Could you please suggest me which word to use.

Could you please suggest to me which word to use.

I am not sure which of the above two forms is grammatical. I am confused because for tell verb we use 'tell me', and for explain 'explain to me'.

Can anyone please explain it to me?

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    I am not sure which of the above two forms is grammatical? isn't a question, so it doesn't take a "?" I'll let @Carlo_R. go back and reedit the question. – user264 Mar 9 '13 at 15:50
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    @user264 Declarative questions are far more acceptable nowadays. 'You're going shopping tomorrow?' They're marked by rising terminal intonation in conversation, and need a question mark to identify them in writing. I'd say that 'I'm not sure which of the above two forms is grammatical?' is acceptable in a non-formal register. – Edwin Ashworth Dec 11 '15 at 8:19

"Suggest" is not normally followed by an indirect object without a preposition. So you should say:

Could you please suggest to me which ...

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    I don't know why someone downvoted this. It's perfectly correct. Though it's probably true to say OP's usage of the verb suggest isn't exactly "kosher" in the first place for many native speakers, as implied by @Tlazolteotl's answer. – FumbleFingers Reinstate Monica Mar 9 '13 at 15:23
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    I'd suggest that it's downvoted because many people believe you shouldn't put prepositional phrases (or adverbs, for that matter) between verbs and their direct objects (indirect objects are fine). I'd agree with this when the direct object is short. But for long direct objects, like the OP's, I would put "to me" first. – Peter Shor Mar 9 '13 at 16:20
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    I believe there are some people who believe that "suggest to me ..." is ungrammatical, even if the direct object is very long. A similar question came up on EL&U, although I'm unable to find it. This also seems to be a new development in English. If you search in Google books for "explain to me this mystery", almost all the hits are from before 1900, while "explain this mystery to me" has many recent hits, as well as some older ones. – Peter Shor Mar 9 '13 at 16:38
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    @Thor: I think most native speakers (particularly, Americans) would classify your #1 as "ungrammatical" for the same reason they don't like I'll open you the door. But as Peter Shor indicates above, by no means everyone would be 100% happy with such usage of "suggest", even once the secondary "indirect object" (i.e. - me) has been given an acceptable preposition. – FumbleFingers Reinstate Monica Mar 9 '13 at 17:32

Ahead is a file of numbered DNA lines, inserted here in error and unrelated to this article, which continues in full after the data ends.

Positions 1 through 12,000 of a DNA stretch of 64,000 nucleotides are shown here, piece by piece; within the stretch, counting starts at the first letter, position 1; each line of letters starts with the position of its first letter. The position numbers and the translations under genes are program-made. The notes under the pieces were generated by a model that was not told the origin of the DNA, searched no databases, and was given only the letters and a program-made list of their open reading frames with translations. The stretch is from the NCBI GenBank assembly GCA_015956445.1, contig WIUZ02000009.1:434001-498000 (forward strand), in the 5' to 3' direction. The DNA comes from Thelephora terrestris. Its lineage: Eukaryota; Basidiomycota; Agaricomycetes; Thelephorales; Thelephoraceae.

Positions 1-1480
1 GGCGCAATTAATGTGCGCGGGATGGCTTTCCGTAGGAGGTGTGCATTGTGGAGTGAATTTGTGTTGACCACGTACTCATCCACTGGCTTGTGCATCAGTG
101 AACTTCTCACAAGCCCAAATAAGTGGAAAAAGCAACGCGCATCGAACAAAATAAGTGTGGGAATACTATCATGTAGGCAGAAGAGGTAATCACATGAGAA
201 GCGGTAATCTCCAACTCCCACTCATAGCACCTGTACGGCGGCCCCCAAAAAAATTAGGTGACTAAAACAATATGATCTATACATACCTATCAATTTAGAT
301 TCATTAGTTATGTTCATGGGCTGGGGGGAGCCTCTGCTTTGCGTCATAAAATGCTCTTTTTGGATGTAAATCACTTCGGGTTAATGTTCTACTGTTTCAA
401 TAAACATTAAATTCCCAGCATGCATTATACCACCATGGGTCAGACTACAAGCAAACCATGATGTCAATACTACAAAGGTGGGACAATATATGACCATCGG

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    I believe the second expression of the OP would have sounded fine to native speakers in 1850, but sounds odd to many native speakers (but not all) now. – Peter Shor Mar 10 '13 at 18:27

The most common way suggest is used, as far as I've heard, is how you used explain in your last sentence: "Could you suggest something to me?"

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  • Would you say "Could you please suggest which word to use to me?" – user1425 Sep 27 '13 at 9:17

When suggest is followed by a pronoun, a preposition is not used. No 'to' between suggest and me. Suggest is one of those verbs that cannot be followed by object + infinitive. Instead, we use that-clauses and –ing forms.

Father suggested consulting a financial advisor. OR Father suggested that I should consult a financial advisor. (NOT Father suggested me to consult a financial advisor.) (NOT Father suggested to consult a financial advisor.) (https://www.englishgrammar.org/suggest/)

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    Are you saying that "suggest me" is correct? – ColleenV Aug 5 '17 at 17:12
  • Yes. For example - Suggest me a method to get rid of foul smell. – Abhijeet Pratap Apr 2 '18 at 15:05
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    “Suggest me” is not correct. Neither is “explain me”, although it is a common mistake. – ColleenV Apr 2 '18 at 15:17

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